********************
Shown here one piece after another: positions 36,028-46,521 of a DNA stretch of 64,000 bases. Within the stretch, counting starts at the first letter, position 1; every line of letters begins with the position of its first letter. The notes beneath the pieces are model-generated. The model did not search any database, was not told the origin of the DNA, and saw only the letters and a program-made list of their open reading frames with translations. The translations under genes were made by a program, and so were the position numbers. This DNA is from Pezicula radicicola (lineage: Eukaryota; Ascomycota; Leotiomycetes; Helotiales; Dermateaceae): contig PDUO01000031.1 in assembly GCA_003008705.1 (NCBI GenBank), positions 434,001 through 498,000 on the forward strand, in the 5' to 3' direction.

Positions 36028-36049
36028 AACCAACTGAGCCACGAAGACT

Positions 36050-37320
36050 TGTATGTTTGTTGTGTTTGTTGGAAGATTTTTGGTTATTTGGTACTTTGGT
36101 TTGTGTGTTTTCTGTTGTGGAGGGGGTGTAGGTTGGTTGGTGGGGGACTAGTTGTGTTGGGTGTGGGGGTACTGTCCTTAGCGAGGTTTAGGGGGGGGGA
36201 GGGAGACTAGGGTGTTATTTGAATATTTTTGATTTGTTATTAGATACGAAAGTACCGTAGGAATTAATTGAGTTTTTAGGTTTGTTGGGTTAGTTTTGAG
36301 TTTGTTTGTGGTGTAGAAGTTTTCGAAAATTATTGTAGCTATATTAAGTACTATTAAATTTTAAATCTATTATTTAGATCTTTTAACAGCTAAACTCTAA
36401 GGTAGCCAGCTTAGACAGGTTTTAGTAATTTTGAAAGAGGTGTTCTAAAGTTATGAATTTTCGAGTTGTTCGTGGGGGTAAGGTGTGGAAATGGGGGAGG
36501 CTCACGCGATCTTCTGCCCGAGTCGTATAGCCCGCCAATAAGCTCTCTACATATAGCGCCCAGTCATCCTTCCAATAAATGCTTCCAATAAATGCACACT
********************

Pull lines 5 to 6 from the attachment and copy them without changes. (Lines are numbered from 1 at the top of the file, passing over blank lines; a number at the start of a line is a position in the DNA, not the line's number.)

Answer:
36050 TGTATGTTTGTTGTGTTTGTTGGAAGATTTTTGGTTATTTGGTACTTTGGT
36101 TTGTGTGTTTTCTGTTGTGGAGGGGGTGTAGGTTGGTTGGTGGGGGACTAGTTGTGTTGGGTGTGGGGGTACTGTCCTTAGCGAGGTTTAGGGGGGGGGA